[67]    The Respondent did not deduct tax from the payments or pay superannuation. The expected attendance rate at rehearsals was 80%, not including leave. This is in contrast to an employee who would be expected to attend work if not taking approved leave and would be likely to face disciplinary action in circumstances of any absences while not on approved leave. There was also evidence that although employees were expected to advise the Respondent if they were not attending a rehearsal, this did not always occur which is inconsistent with the usual expectations of an employment relationship.

 

[68]    In any event, matters which may be indicia of an employment relationship are of no consequence if the existence of a contract of employment cannot be established.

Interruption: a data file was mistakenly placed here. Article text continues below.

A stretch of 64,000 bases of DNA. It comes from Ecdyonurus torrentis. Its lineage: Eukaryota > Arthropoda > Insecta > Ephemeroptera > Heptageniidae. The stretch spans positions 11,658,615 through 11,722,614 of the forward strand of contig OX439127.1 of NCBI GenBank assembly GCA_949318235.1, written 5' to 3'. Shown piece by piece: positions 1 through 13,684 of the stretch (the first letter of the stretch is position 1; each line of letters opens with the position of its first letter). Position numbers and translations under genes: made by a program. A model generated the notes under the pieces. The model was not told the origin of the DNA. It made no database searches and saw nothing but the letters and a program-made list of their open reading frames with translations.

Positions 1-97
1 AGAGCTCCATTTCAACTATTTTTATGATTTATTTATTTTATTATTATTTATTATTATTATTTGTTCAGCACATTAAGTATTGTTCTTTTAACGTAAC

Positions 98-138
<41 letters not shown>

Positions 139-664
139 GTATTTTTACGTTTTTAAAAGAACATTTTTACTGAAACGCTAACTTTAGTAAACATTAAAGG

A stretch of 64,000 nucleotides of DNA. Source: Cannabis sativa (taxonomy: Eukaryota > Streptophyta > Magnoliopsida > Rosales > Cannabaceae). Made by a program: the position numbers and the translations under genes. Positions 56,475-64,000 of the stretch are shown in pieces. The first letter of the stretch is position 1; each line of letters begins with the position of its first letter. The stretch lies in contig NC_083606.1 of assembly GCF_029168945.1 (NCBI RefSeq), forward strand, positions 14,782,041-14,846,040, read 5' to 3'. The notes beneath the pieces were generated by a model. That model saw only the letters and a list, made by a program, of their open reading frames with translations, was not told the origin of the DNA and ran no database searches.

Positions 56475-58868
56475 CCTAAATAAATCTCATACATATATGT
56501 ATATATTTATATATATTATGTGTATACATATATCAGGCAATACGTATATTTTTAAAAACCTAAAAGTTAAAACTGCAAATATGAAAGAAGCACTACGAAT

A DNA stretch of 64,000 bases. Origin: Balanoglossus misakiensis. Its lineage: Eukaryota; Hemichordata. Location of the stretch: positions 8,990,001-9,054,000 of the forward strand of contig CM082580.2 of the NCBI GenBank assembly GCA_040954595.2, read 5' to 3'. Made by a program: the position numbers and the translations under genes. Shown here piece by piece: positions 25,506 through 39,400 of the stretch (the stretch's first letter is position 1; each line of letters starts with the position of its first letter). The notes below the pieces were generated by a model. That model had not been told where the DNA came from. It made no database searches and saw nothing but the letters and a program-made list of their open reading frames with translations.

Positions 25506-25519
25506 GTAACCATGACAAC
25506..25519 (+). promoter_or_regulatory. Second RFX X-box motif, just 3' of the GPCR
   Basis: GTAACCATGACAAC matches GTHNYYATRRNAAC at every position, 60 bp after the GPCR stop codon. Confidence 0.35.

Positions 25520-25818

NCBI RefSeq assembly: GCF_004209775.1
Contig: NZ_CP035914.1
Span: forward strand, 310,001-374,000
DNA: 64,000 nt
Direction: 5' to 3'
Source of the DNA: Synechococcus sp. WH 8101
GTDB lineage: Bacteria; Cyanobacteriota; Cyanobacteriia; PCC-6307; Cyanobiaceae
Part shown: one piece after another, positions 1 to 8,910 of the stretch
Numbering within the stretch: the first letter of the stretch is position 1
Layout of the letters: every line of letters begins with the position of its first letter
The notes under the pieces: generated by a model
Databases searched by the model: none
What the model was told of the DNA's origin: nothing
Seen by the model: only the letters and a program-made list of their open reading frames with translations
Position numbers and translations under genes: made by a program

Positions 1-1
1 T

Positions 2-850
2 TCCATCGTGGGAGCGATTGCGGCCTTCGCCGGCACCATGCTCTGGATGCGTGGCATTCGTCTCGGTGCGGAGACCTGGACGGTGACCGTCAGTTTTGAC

[69]    In my view the only aspect of the relationship between the parties which supports a contractual relationship was the provision of ‘consideration’ by each party. This requirement was met by the Respondent’s payment of $15 per hour to Mr Mifsud and Mr Webster for rehearsals and performances and the payment of $15 per hour and a $2000 annual retainer to Mr Mifsud in relation to Librarian duties.